Thirteen-year-old Aisha smiles shyly
while sitting between her parents. Her father narrates how in 2015, Aisha, then
a fifth grader, started having a pain in her foot and began limping. She
started having frightening episodes where she would bleed from her nose, mouth
Aisha’s mother said, “Aisha used to be
so good at school and in her studies, but she became tired and lethargic. We
took her everywhere – to neighborhood clinics, to nearby hospitals – and received
no hope. We were told she has a white blood cell problem. For eight months Aisha
was in and out of hospitals, having blood transfusions, getting many tests done
and having various medicines given, but it made no difference.”
“The hospitals we went to treated us
so callously. Some wouldn’t even help us or admit her and would say things like
‘She won’t last even four days’”, continued Aisha’s mother. Eventually, the
family was told that Aisha would need chemotherapy and that she should be taken
to Aga Khan University Hospital to start treatment right away.
The family met Dr. Sadaf Altaf, a paediatric
hematologist-oncologist, who is an
Assistant Professor in the Department of Oncology at Aga Khan University Hospital
(AKUH). Dr. Altaf said Aisha would need chemotherapy and was glad they came to
AKUH when they did because Aisha was very, very sick. The doctor said Aisha
would need to be admitted immediately and treatment had to begin at once.
“We wasted so much time going to other hospitals and other
doctors. We should have come straight to AKUH,” Aisha’s mother mentioned. “Only
here did they give us hope and treat Aisha properly. The doctors and other
medical staff worked so hard to save her and were so compassionate. Aisha was
close to death and they brought her back to us,” she continued.
Dr. Altaf told the family that Aisha
needed a bone marrow transplant. So Aisha’s elder brother was tested to see if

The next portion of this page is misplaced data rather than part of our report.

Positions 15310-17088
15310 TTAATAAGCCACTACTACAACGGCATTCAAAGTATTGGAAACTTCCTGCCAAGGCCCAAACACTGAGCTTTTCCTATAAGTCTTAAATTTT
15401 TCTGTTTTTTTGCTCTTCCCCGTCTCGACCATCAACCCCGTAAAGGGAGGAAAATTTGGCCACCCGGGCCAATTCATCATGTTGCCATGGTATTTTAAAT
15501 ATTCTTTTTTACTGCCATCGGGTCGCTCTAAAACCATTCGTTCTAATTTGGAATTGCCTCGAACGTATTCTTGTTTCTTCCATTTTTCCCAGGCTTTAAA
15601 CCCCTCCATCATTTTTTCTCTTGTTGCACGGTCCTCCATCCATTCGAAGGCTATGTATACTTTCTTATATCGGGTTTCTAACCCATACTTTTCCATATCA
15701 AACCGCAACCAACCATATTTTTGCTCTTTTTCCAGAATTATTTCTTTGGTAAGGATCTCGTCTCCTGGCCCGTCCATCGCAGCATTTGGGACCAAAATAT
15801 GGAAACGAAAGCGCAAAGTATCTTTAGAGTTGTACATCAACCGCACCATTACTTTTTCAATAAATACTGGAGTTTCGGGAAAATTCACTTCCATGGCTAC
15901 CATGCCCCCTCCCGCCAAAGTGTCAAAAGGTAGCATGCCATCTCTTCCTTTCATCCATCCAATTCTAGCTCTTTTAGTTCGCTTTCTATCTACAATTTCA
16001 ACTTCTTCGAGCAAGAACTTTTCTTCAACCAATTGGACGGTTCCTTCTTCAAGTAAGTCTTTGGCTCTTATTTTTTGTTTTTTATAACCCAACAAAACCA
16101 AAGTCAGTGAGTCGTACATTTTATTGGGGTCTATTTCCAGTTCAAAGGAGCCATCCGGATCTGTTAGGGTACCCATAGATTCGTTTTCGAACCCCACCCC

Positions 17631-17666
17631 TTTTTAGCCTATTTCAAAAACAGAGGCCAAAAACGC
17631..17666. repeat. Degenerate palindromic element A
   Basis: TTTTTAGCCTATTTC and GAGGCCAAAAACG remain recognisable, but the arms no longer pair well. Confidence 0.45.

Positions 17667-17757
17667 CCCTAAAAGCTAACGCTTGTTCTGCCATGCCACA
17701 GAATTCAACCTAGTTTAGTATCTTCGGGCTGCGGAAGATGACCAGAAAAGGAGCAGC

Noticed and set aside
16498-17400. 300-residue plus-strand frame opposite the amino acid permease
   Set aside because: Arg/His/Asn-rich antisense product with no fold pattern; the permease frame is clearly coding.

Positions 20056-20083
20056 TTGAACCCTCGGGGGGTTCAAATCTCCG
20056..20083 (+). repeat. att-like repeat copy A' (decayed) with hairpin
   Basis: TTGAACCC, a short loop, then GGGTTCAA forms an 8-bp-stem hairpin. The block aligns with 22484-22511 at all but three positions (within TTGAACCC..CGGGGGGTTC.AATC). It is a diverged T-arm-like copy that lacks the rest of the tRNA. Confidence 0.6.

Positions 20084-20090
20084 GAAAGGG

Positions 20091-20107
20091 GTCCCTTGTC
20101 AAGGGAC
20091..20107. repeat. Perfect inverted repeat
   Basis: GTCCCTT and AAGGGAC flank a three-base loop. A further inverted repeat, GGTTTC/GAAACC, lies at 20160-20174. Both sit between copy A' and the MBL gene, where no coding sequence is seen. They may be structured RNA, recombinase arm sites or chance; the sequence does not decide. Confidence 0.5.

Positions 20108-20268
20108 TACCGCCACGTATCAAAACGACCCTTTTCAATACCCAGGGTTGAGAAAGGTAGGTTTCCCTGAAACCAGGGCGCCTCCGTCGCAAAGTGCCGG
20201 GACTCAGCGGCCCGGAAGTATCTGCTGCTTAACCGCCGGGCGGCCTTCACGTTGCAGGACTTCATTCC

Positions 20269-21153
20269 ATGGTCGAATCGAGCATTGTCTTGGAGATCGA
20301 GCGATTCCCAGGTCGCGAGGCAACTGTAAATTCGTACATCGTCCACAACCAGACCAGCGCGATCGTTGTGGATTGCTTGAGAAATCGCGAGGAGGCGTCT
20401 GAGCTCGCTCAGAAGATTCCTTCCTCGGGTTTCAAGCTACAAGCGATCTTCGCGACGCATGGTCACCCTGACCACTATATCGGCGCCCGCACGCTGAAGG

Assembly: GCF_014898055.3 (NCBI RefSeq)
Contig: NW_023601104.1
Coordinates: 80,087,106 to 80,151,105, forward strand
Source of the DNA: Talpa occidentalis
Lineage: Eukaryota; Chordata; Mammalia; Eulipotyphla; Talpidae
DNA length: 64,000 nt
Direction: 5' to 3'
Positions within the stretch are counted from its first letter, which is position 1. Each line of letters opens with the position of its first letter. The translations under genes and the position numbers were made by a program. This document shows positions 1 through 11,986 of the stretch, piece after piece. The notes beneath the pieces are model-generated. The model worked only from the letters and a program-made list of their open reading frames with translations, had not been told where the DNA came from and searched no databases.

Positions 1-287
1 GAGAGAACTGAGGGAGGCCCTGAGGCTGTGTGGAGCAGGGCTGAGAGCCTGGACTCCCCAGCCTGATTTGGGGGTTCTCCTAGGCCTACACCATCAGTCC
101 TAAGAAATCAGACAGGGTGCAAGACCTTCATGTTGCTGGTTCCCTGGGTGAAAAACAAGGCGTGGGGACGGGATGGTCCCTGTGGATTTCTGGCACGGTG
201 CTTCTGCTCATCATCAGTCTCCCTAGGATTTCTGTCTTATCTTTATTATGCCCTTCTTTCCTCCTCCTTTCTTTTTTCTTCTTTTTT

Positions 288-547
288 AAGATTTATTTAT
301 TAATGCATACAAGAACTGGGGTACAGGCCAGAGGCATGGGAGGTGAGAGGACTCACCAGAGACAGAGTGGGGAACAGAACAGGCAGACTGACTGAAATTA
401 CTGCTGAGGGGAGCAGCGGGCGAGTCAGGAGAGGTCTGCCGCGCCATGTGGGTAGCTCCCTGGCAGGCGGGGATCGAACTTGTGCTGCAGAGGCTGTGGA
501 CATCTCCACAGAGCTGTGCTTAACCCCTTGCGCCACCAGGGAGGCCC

his bone marrow was a match for his sister, and luckily it was.
“The bone marrow transplant costs Rs. 3.5
million for the month-long process which we couldn’t afford,” said Aisha’s
father. “The Patient Welfare Department and the Patients’ Behbud Society for AKUH
helped me with the financial burden of this expensive treatment. Thanks to
their generosity, we were able to get Aisha admitted for the bone marrow
“I can’t tell you what a relief it was
to see Aisha’s health finally improve. I feel like AKUH is full of angels and I
constantly pray for the success of the doctors and nurses and other staff
there. Everyone from the
guard at the gate to the person at the information counter to the doctors and
nurses were so polite and kind to us. Also no one treated us any differently just
because we were getting financial assistance,” said Aisha’s mother.
With tears in her eyes, Aisha’s mother continued,
“Everyone is so compassionate at AKUH. The doctors and nurses would treat Aisha
like she was their own daughter. They would tell her stories and make her laugh
and cheer her up. Doctors would sit with her on the floor and draw and paint
with her. When Aisha lost all her hair, even her eyebrows and eyelashes, she
was so upset. The staff would comfort her and tell her she looks beautiful and
reassured her it will all grow back.”
It is hard to imagine the suffering Aisha endured over the last five years. Aisha beamed and said, "I'm much better now. Sometimes it doesn't even feel like I was so sick for so long. I left school when i was in Class 5, but I'm really looking forward to going back and starting again. I missed school and my studies and friends so much."